Here in the Marcellus/Utica, one cracker plant is under way: Shell Chemical’s in Monaca, Pa., northeast of Pittsburgh. Two others are proposed have experienced delays: Odebrecht/Braskem in Wood County and PTT Global/Daelim in Shadyside, Ohio, between Wheeling and Moundsville. The area could support a total of four to six crackers, based on various estimates.
And Appalachia Development Group is developing the actual storage facility. In January, the Department of Energy invited the group to submit a Part II application for loan guarantee for a $1.9 billion loan, which will require securing another $1.4 billion in equity.
Three sites are in view: one in the Northern Panhandle; one spanning portions of north-central West Virginia, southeast Ohio and southwest Pennsylvania; and one in the Kanawha River Valley. The Appalachian Oil and Natural Gas Consortium, housed at WVU, considers the Kanawha site the most promising.
The Appalachian hub’s potential can be seen in the existing chemistry industry’s economic activity inside a 300-mile radius of Pittsburgh as compared to the Gulf Coast. The industry around Pittsburgh produces $308.8 billion in revenue and supports 943,000 jobs, compared to $171.1 billion and 333,000 jobs for the Gulf.
“Growth in the petrochemical industry would also impact other industries, and additional required supporting infrastructure would be needed. For instance, increased electricity demand could require additional power plant capacity; increased truck traffic could impact existing road infrastructure. These impacts could be mitigated to some degree through coordinated planning and infrastructure development.”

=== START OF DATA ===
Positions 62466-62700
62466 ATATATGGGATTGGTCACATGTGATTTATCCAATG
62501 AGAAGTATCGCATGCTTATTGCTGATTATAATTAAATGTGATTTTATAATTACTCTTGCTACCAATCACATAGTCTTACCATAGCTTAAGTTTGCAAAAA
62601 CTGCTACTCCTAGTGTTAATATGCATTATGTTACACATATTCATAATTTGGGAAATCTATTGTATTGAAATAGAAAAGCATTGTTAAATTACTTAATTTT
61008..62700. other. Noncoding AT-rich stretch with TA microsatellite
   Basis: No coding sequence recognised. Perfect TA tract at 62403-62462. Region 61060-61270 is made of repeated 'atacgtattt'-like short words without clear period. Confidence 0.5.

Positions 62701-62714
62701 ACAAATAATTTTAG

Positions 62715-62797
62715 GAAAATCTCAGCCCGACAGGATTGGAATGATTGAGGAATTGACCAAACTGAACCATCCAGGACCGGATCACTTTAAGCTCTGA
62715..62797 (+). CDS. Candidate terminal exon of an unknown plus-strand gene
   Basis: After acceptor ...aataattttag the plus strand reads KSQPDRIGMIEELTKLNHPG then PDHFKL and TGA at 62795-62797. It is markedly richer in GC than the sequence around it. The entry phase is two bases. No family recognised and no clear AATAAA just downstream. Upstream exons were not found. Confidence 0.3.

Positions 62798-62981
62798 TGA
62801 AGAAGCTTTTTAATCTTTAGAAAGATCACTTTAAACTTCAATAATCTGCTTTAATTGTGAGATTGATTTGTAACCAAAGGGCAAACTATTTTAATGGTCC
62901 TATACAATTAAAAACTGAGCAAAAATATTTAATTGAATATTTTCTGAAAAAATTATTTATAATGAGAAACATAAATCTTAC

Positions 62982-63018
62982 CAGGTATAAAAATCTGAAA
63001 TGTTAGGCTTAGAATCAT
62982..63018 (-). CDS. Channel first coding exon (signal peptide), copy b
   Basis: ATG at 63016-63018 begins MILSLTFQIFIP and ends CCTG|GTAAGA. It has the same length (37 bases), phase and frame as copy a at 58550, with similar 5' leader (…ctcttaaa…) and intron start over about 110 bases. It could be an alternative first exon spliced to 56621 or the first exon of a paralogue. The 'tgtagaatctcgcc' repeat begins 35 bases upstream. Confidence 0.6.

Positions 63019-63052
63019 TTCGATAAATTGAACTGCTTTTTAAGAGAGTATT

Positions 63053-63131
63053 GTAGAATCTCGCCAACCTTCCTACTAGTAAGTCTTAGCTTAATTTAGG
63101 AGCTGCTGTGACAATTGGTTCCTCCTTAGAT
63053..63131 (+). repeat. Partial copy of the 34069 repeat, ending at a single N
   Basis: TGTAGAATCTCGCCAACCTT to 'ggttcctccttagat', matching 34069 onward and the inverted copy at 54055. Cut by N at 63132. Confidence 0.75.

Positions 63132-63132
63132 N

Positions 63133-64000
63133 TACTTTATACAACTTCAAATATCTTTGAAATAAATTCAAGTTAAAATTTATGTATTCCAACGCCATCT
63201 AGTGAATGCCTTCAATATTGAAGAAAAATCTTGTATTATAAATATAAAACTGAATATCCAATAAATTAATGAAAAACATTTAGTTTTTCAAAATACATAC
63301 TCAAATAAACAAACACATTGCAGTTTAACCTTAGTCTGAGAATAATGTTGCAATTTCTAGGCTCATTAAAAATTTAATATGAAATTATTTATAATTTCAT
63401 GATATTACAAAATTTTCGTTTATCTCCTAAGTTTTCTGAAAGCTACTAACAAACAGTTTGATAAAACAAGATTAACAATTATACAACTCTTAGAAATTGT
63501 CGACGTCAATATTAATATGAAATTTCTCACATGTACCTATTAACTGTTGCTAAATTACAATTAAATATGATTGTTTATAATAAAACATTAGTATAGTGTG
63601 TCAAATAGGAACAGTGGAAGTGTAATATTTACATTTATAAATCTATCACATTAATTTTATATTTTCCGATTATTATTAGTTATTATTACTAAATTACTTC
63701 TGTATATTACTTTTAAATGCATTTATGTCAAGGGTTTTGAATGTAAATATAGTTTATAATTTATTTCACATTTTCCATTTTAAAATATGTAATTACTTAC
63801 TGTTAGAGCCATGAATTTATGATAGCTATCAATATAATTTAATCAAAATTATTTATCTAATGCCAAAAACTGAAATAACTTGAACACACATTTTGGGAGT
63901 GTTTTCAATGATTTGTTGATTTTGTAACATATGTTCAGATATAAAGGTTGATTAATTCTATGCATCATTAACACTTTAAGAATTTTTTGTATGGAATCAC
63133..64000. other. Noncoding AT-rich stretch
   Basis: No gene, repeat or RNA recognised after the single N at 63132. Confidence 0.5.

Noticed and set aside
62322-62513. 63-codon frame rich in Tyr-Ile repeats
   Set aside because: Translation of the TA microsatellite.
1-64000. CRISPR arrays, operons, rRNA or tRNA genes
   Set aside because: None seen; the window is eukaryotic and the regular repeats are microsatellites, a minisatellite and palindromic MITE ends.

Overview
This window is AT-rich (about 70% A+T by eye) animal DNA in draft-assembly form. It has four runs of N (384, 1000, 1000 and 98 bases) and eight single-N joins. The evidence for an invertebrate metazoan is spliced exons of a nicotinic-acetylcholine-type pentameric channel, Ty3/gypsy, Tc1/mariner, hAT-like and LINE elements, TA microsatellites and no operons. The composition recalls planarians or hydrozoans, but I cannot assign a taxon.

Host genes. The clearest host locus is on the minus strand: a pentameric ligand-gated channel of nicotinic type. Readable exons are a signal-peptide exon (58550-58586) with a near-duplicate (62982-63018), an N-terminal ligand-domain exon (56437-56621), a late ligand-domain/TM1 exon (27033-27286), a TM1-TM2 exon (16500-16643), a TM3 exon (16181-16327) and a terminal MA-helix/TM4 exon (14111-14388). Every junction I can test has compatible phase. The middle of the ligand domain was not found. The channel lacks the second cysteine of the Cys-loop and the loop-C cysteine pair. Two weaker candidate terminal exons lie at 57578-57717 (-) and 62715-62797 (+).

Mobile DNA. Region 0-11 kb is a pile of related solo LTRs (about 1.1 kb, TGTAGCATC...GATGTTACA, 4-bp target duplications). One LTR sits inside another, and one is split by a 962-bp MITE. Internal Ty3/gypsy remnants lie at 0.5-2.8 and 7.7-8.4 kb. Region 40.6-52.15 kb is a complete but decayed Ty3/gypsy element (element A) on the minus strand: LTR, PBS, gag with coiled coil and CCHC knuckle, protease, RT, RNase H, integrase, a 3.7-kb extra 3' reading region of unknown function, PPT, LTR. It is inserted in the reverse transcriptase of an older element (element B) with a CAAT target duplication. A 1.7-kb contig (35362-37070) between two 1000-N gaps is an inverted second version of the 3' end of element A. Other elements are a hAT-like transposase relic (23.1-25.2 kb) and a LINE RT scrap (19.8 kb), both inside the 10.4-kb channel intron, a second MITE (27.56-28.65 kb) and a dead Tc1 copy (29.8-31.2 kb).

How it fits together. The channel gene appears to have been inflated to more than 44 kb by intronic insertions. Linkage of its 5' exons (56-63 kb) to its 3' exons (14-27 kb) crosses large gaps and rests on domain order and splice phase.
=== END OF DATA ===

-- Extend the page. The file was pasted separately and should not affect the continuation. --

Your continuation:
People familiar with the report and the process required to bring one here noted that this will largely be a private-sector operation. The government’s role will be in such things as the DOE loan program and in evaluating and approving the many permits that will be required.
Rep. David McKinley, R-W.Va., sent out notice of the report and said, “Natural gas production in the region has grown by leaps and bounds over the past decade. The next logical step is to take full advantage of this resource and develop a petrochemical industry in the region.
“With the vast majority of America’s petrochemical industry located on the Gulf Coast and vulnerable to disruptions by hurricanes, it is in the national interest to diversify and build a secondary hub in West Virginia, Ohio, Pennsylvania, and Kentucky,” he said.
“West Virginia and surrounding states are poised to become a leader in petrochemicals and manufacturing, but we need to build the necessary infrastructure to make it work.” He’s committed to working with DOE Secretary Rick Perry and other stakeholders to make it happen.
Sen. Shelley Moore Capito, R-W.Va., said, “I’ve said time and time again that a regional ethane storage hub would do a lot to benefit West Virginia—like driving economic growth and enabling us to make the most of our natural resources.
“When we began this process, I requested that the Department of Energy explore the effects this kind of project would have in our region, and I was excited to see Secretary Perry and the department release their report this week. The study – the second I requested – further confirms why I have been a strong advocate for this project by highlighting its many benefits, including economic security, growth, and job creation.